Chloe Alexandra Thompson (Technical Director / Sound Design) is a Cree, Canadian, interdisciplinary artist and sound designer. Thompson approaches sound as a mode of connection—embracing the kinesthetic agency of sound to compose abstract feats of spatialized audio recording and synthesis. Her work engages tactics of material minimalism to create site-specific installations that sculpt droning, maximalist experiences out of space and sound. Using audio programming software, computational processing, and acoustic instruments, Thompson’s work seeks to create connection by guiding audience participants through these augmented experiences. In January 2021, Cycling ‘74, announced Thompson as one of the first Max Certified Trainers. Her sound design has been featured in the works of artists across the fields of music, performance, TV and film. She is presently part of the Working Consortium in developing First Nations Performing Arts.
Sacha Yanow (Dramaturg) is a NYC/Lenapehoking based performance artist and actor. Their solo practice is rooted in theater, queer performance and radical jewish tradition, using humor and physicality to explore themes of gender, aging, loss and diaspora. Sacha's work has been presented by venues including MoMA PS1, Danspace Project, Joe's Pub, and the New Museum in NYC; PICA’s TBA Festival/Cooley Gallery at Reed College in Portland, OR; and Festival Theaterformen in Hanover, Germany. They have received residency support from Baryshnikov Arts Center, Denniston Hill, LIFT Festival UK, Lower Manhattan Cultural Council, Mass MoCA and Yaddo, among others. They served as Director of Art Matters Foundation for 12 years, and previously worked at The Kitchen as Director of Operations.
Amanda Verwey (Co-Writer/Producer) is a queer WGA writer living in Los Angeles, California. In 2016, Amanda co- wrote with performance artist Jibz Cameron the full-length one-women show Good Morning Evening Feelings, which premiered at The Kitchen, NYC and was later turned into a web series by JASH Productions (awarded Audience Choice Best Experimental Short Film, Outfest 2017). In 2017, Amanda co-wrote the short film Tooth and Nail with director Sara Shaw, which premiered at SXSW (awarded Audience Choice for Best Short Film, Fusion Film Festival 2018 and Best Narrative Short, Outfest 2018.) In 2019, her feature script 'Tooth & Nail', based on the short, won the Richard Vague Production Fund Grant from Tisch. In 2020, she sold a series to FX. Amanda is currently in development on a grindhouse feature with Endeavor Content and Flame Ventures. She is also developing a limited series based on the book The Secret Life of a Satanist, the only authorized biography of Anton LaVey.
amy von harrington (Animator) is a visual artist: collage, video, performance, thought experimentor, friend, polarity practitioner, constellation facilitator, works in accounting. Lives with dogs, in LA and the existential briar patch. Loves life. Has lots of questions.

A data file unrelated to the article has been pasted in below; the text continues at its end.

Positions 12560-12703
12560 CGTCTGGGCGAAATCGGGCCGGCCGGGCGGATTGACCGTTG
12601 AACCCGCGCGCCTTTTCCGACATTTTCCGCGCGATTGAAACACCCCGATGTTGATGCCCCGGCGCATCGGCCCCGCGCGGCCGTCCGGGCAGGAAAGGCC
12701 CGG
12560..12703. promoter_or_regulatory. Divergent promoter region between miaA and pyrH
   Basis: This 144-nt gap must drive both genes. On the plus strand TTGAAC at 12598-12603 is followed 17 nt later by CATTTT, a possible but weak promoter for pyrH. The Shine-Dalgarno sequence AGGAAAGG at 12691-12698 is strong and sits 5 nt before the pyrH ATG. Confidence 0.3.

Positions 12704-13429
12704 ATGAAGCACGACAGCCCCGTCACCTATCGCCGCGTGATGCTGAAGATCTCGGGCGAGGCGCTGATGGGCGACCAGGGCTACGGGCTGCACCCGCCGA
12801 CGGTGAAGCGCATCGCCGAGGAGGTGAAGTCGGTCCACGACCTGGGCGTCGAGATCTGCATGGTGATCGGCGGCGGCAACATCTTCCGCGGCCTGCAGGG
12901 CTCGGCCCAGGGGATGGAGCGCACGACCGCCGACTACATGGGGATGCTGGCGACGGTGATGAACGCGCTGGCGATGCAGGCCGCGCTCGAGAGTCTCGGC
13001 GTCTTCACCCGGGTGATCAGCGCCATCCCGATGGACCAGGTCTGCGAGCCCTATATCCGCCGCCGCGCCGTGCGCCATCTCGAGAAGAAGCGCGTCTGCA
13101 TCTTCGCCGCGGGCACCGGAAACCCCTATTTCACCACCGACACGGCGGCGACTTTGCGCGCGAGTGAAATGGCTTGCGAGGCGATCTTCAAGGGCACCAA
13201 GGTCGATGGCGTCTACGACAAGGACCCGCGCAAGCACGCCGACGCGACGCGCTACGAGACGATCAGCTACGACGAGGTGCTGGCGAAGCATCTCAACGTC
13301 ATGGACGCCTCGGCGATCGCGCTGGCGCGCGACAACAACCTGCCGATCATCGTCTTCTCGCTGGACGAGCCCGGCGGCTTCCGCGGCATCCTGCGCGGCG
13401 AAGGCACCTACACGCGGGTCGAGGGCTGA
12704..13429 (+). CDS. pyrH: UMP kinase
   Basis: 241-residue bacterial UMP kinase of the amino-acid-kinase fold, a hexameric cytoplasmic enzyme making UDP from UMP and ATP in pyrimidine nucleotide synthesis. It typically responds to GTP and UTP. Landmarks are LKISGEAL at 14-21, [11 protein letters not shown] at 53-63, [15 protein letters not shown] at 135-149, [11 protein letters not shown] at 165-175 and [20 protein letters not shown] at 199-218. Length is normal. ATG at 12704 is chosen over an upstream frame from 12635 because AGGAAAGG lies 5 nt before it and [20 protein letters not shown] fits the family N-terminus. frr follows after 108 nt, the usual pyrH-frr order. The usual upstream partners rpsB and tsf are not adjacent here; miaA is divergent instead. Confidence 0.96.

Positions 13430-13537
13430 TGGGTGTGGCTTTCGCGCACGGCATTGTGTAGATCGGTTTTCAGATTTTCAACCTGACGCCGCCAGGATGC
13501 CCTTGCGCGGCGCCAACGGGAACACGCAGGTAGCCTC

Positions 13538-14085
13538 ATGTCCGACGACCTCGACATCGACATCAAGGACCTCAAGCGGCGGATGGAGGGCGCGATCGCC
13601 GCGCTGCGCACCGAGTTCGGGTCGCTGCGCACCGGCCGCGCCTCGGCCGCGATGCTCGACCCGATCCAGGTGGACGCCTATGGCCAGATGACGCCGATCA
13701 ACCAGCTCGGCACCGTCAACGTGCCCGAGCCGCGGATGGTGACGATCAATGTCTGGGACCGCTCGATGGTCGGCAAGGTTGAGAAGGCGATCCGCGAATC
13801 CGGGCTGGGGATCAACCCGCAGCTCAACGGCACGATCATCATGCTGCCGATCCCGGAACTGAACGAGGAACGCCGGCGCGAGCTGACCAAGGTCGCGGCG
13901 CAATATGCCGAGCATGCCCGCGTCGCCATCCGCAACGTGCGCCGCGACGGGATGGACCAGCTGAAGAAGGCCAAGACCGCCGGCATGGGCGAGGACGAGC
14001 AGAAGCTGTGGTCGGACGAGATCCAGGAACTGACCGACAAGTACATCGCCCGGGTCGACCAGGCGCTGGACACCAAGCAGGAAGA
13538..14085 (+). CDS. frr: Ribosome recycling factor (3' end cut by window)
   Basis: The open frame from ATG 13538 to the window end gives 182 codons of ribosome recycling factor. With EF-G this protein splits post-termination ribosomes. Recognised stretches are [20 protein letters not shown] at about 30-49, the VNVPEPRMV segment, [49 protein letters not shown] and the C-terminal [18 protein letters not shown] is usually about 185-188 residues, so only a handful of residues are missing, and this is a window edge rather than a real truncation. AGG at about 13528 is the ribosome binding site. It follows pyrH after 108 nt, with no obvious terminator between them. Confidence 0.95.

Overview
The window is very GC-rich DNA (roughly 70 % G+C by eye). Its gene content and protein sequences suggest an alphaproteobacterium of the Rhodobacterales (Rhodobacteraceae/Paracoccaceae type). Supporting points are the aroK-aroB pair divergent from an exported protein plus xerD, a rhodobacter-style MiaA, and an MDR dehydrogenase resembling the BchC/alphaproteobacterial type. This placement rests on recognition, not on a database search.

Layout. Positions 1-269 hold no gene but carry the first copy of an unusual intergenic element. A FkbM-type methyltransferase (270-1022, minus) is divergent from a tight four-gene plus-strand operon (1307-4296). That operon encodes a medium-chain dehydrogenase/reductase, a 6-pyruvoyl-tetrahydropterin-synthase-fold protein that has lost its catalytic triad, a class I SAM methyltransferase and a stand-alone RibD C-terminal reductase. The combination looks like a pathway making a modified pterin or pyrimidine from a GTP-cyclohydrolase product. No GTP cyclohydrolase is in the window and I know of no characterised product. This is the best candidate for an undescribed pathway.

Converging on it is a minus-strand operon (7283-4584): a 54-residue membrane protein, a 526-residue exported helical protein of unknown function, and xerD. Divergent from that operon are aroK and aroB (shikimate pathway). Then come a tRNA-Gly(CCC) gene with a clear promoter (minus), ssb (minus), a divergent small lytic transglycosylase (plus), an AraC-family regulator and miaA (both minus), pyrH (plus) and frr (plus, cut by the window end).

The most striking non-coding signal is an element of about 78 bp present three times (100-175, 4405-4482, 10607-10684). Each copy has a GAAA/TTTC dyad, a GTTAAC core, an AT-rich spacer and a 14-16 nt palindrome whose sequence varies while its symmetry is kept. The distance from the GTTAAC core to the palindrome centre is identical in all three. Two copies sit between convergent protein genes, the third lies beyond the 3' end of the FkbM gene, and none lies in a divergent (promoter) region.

Sue Slagle (SUE-C) is an award-winning artist, engineer and educator whose work in “real time cinema” presents a new, imaginative perspective on live performance. Her evolution as a new media artist began in late-90s San Francisco where she was an influential member of the electronic music scene, owning the experimental record label Orthlorng Musork, organizing audio-visual cultural events and teaching the first creative coding classes in Max Software. After finishing her masters degree in engineering at UC Berkeley she moved to Oakland where she became co-owner of the Ego Park gallery and helped launch the First Friday art walks. Sue is a Creative Capital awardee and MacDowell Fellow and has been covered in The Wire magazine, BoingBoing and the MIT Press book Programming Media. She has performed at the Library of Congress, REDCAT, Ars Electronica, MUTEK, SONAR, Ann Arbor Film Festival, NPR’s Tiny Desk and Transmediale, collaborating with musicians such as Morton Subotnick, Luc Ferrari, Laetitia Sonami, AGF, Paul DeMarinis, Wobbly, Ava Mendoza and Negativland.
Dynasty Handbag: Titanic Depression was commissioned by Pioneer Works and curated by David Everitt Howe. It is co-presented by New York Live Arts as part of Live Ideas 2023: Planet Justice. The performance is made possible with support from Creative Capital, The Guggenheim Foundation, Ballroom Marfa, Center for Performance Research, Chorus Foundation, and MacDowell.
The New York Live Arts 2023 Live Ideas festival, Planet Justice: Are you here for it*?, is co-curated with Slow Factory and explores the idea that climate justice is rooted in social justice, anti-colonialism, global collaboration, human rights, and the rights of nature to thrive.